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Bonds of Union"Religion, Race, and Politics in a Civil War Borderland"$
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Bridget Ford

Print publication date: 2016

Print ISBN-13: 9781469626222

Published to North Carolina Scholarship Online: September 2016

DOI: 10.5149/northcarolina/9781469626222.001.0001

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PRINTED FROM UNIVERSITY OF NORTH CAROLINA PRESS SCHOLARSHIP ONLINE (www.northcarolina.universitypressscholarship.com). (c) Copyright University of North Carolina Press, 2022. All Rights Reserved. An individual user may print out a PDF of a single chapter of a monograph in NCSO for personal use.date: 23 May 2022

Separation

Separation

Chapter:
(p.89) Chapter Four Separation
Source:
Bonds of Union
Author(s):

Bridget Ford

Publisher:
University of North Carolina Press
DOI:10.5149/northcarolina/9781469626222.003.0004

Ohio and Kentucky and especially their two leading cities—Cincinnati and Louisville—illuminate the power of racism in nineteenth-century American history. Both Cincinnati and Louisville were the sites of extraordinary racial violence in the three decades before the Civil War. Black Cincinnatians endured a number of horrific riots before 1850, and black Louisvillians suffered enslavement and lynching. In consequence, some white and black Americans began to imagine separate racial destinies. This chapter describes the colonization movements in Ohio and Kentucky while also detailing fierce black opposition to removal outside of the United States. The chapter further considers black separatism and plans for emigration from the United States in consequence of the experience of a harsh racism.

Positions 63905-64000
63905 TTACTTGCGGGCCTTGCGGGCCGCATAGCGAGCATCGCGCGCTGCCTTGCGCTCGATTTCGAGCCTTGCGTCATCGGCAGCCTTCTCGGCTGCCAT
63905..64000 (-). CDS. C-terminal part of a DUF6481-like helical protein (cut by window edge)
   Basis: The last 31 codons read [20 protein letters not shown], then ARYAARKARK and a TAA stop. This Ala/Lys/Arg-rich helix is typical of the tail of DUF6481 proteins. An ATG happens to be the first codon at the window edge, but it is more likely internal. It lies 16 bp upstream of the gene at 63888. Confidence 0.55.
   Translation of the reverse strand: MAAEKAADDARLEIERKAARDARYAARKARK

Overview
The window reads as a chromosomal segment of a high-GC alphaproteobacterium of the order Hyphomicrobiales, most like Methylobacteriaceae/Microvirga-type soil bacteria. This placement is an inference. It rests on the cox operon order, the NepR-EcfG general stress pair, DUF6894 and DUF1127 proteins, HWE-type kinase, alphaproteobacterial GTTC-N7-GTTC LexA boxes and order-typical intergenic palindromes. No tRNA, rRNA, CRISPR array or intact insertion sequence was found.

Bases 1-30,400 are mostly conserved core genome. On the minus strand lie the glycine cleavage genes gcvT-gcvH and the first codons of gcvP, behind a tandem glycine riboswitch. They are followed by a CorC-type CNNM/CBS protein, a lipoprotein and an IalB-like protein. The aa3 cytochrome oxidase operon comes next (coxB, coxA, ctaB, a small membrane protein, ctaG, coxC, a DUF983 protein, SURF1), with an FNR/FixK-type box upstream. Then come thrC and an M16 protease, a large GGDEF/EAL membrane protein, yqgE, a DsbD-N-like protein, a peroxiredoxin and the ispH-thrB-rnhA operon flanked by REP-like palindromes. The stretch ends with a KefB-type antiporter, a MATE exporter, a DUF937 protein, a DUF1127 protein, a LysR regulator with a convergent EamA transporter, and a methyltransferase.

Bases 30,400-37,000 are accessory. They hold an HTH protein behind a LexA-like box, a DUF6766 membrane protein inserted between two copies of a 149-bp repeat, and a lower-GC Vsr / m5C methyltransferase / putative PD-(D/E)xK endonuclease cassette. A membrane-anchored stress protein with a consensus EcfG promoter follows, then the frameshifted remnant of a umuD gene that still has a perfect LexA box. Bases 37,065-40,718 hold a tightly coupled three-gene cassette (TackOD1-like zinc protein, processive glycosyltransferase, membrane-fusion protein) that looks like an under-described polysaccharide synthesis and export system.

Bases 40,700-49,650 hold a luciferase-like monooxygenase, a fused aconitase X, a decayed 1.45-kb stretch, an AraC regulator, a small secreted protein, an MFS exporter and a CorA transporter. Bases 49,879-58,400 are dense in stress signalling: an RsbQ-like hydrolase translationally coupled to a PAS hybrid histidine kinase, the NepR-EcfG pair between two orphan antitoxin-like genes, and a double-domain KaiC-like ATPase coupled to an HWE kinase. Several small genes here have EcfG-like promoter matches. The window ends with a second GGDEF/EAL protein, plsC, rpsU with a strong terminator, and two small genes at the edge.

Keywords:   Racism, Colonization, Riots, Enlightenment, Black Laws, Slavery, Slave trade, Fugitive slaves, Henry Bibb, Lynching

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